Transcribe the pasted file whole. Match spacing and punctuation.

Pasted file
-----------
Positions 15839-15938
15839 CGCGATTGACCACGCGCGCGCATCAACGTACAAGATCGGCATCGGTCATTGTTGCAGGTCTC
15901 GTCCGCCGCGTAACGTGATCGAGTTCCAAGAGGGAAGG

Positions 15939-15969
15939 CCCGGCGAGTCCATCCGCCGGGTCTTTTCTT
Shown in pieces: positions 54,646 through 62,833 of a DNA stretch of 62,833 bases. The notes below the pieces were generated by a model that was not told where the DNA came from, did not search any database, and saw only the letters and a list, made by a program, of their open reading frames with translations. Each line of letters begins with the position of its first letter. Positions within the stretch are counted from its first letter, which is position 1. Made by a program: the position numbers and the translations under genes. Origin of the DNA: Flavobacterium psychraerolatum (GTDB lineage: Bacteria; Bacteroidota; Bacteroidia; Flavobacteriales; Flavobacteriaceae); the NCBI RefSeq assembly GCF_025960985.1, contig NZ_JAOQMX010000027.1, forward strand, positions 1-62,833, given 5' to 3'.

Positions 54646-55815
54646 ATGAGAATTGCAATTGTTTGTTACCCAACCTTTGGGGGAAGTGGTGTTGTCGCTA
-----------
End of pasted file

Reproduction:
Positions 15839-15938
15839 CGCGATTGACCACGCGCGCGCATCAACGTACAAGATCGGCATCGGTCATTGTTGCAGGTCTC
15901 GTCCGCCGCGTAACGTGATCGAGTTCCAAGAGGGAAGG

Positions 15939-15969
15939 CCCGGCGAGTCCATCCGCCGGGTCTTTTCTT
Shown in pieces: positions 54,646 through 62,833 of a DNA stretch of 62,833 bases. The notes below the pieces were generated by a model that was not told where the DNA came from, did not search any database, and saw only the letters and a list, made by a program, of their open reading frames with translations. Each line of letters begins with the position of its first letter. Positions within the stretch are counted from its first letter, which is position 1. Made by a program: the position numbers and the translations under genes. Origin of the DNA: Flavobacterium psychraerolatum (GTDB lineage: Bacteria; Bacteroidota; Bacteroidia; Flavobacteriales; Flavobacteriaceae); the NCBI RefSeq assembly GCF_025960985.1, contig NZ_JAOQMX010000027.1, forward strand, positions 1-62,833, given 5' to 3'.

Positions 54646-55815
54646 ATGAGAATTGCAATTGTTTGTTACCCAACCTTTGGGGGAAGTGGTGTTGTCGCTA